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Rendering of the additions to Magazzino Italian Art’s campus | Image by J.C. Bragado & J. Mingorance

Magazzino looks to expand, Marist College’s physical therapy program gets accreditation, and more from the top business stories in the Valley.

Brown Harris Stevens Launches in the Hudson Valley

One of the leading real estate firms in the world, Brown Harris Stevens launches its Hudson operation after a successful merger with Halstead. All of the properties previously managed by Halstead Hudson Valley have been added to a sleek, redesigned Brown Harris Stevens website, and 10 Halstead agents and managers have joined the roster.

“We are proud to officially welcome all of the talented Halstead sales professionals from the Hudson Valley to Brown Harris Stevens,” says Bess Freedman, CEO. “As one powerful company, the new Brown Harris Stevens will benefit from more resources and reach, a larger global network, and unmatched services for our agents and clients.”

 

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The brokerage out of Hudson manages the sales of top-tier properties and brands like the Maker Hotel and the Nest. With a Hudson Valley real estate market booming, Brown Harris Stevens seeks to capitalize on the region’s market potential. It boasts the highest prices ever paid for a co-op, townhouse, and resale condo in Manhattan.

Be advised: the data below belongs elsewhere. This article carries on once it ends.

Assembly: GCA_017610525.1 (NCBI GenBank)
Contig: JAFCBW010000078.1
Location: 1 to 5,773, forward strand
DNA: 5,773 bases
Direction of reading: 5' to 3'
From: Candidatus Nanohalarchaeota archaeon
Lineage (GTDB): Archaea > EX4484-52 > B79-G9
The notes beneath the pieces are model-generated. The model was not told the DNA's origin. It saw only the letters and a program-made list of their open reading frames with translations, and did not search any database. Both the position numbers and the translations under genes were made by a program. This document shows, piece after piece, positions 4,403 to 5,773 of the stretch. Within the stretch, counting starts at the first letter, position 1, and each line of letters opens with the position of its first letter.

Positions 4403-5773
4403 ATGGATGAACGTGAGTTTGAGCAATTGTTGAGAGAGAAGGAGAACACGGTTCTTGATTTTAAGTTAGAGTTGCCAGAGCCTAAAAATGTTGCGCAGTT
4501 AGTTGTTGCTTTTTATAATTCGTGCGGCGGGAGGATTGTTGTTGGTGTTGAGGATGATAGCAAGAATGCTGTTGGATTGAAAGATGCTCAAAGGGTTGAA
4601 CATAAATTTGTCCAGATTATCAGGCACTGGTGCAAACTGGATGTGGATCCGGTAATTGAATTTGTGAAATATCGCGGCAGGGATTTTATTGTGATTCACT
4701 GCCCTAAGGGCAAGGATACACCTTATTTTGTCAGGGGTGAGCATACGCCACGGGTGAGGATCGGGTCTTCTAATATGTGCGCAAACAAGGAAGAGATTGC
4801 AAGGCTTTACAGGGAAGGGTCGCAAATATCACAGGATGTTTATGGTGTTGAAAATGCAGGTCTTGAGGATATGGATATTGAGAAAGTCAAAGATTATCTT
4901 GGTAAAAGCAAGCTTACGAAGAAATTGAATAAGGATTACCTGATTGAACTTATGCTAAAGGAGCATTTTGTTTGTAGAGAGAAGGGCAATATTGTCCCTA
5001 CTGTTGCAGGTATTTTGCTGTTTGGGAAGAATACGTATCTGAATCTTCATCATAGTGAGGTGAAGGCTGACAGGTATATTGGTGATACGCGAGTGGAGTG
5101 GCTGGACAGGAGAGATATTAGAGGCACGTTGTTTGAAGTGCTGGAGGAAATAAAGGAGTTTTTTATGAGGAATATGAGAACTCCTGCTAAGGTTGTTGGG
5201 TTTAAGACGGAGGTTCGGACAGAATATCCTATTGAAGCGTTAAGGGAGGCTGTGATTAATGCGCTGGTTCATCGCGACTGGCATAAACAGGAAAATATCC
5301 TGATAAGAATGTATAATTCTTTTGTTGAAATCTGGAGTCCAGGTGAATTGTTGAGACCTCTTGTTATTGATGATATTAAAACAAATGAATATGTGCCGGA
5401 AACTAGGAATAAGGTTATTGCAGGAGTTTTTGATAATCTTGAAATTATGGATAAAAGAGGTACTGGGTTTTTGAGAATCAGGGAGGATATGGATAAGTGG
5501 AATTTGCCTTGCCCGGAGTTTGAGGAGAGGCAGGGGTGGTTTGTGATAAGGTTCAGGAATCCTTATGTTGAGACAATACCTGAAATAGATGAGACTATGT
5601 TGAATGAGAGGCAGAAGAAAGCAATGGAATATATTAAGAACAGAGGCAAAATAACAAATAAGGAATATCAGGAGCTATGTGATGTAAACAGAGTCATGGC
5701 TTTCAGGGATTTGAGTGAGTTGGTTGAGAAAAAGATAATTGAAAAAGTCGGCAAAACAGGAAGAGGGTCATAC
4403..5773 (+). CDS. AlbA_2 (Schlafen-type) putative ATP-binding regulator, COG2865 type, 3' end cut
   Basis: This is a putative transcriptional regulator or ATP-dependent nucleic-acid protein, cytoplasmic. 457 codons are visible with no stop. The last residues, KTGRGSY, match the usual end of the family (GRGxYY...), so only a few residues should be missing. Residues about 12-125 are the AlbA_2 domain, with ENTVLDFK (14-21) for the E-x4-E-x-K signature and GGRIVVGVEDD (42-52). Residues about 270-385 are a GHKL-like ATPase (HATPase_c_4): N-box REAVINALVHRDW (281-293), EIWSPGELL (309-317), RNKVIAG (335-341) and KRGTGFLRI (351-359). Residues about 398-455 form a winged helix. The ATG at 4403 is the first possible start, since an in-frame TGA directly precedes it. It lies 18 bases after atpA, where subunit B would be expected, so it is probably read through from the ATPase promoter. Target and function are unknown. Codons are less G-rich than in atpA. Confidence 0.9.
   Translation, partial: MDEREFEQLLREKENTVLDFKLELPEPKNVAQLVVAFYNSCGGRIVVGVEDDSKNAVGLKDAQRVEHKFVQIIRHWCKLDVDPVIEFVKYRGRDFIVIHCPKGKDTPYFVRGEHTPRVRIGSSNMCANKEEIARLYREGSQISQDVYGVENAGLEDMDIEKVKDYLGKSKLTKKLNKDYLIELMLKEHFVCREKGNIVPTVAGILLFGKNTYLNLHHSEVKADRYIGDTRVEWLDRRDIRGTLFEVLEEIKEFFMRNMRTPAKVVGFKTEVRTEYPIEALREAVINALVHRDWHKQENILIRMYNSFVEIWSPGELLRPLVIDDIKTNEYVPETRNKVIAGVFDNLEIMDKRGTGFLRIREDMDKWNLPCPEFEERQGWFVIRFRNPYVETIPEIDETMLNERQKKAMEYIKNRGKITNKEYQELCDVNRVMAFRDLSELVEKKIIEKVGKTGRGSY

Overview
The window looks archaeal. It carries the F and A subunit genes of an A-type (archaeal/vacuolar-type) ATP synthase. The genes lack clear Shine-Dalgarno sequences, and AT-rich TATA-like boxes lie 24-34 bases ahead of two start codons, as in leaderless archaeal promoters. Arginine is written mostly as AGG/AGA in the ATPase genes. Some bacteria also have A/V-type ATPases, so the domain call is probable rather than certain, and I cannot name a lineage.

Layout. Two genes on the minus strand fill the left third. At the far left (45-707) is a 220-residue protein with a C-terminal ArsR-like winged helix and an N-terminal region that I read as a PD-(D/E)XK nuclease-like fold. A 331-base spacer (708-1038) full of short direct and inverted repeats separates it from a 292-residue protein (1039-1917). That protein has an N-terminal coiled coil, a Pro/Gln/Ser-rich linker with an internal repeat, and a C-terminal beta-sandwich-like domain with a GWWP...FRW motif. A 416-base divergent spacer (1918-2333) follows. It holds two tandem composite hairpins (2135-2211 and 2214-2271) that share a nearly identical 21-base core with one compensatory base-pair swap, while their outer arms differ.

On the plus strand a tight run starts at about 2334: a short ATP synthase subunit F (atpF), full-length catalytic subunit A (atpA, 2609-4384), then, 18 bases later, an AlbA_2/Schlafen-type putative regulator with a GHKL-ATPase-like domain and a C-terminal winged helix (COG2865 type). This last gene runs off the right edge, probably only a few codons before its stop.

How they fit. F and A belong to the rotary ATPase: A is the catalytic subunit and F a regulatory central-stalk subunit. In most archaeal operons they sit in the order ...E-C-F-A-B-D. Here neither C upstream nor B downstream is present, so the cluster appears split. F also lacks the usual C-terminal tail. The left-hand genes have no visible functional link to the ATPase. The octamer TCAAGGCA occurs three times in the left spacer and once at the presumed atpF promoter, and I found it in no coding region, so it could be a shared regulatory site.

Rendering of the additions to Magazzino Italian Art’s campus | Image by J.C. Bragado & J. Mingorance

Magazzino Italian Art Expands

Cold Spring’s free Italian art museum is adding 13,000 square feet of space to its campus. Magazzino, meaning “warehouse” in Italian, has advanced the study of postwar and contemporary Italian art in the U.S. since it opened its doors in 2017. Through its curation of exhibits and its educational initiatives, Magazzino Italian Art installed a cultural-creative hub for artists and scholars alike in the Hudson Valley.

Magazzino acquired 3.5 additional acres to add to its campus. The team plans to build a new pavilion for special exhibitions. “Our program has grown increasingly ambitious over the past three-and-a-half years as we have grown as an institution,” says director Vittorio Calabrese. “The new pavilion will enable us to better serve our community with expanded resources for visitors and provides us flexible spaces so that we can expand our programmatic offerings in Cold Spring.”

Rendering of the new multipurpose room | Image by J.C. Bragado & J. Mingorance

Spanish architects Miguel Quismondo — who designed the original Magazzino building — and Alberto Campo Baeza designed the new additions. The pavilion sits nestled in a hillside of one of the Hudson Valley’s most charming riverfront towns. The construction not only adds exhibition space, but also visitor accommodations like a reading lounge and a cozy-chic café. The new space hosts the potential for film screenings, panel seminars, and other special multi-media events. Work on the additions will begin as early as the spring of 2021, and will not impact or stall programming at Magazzino.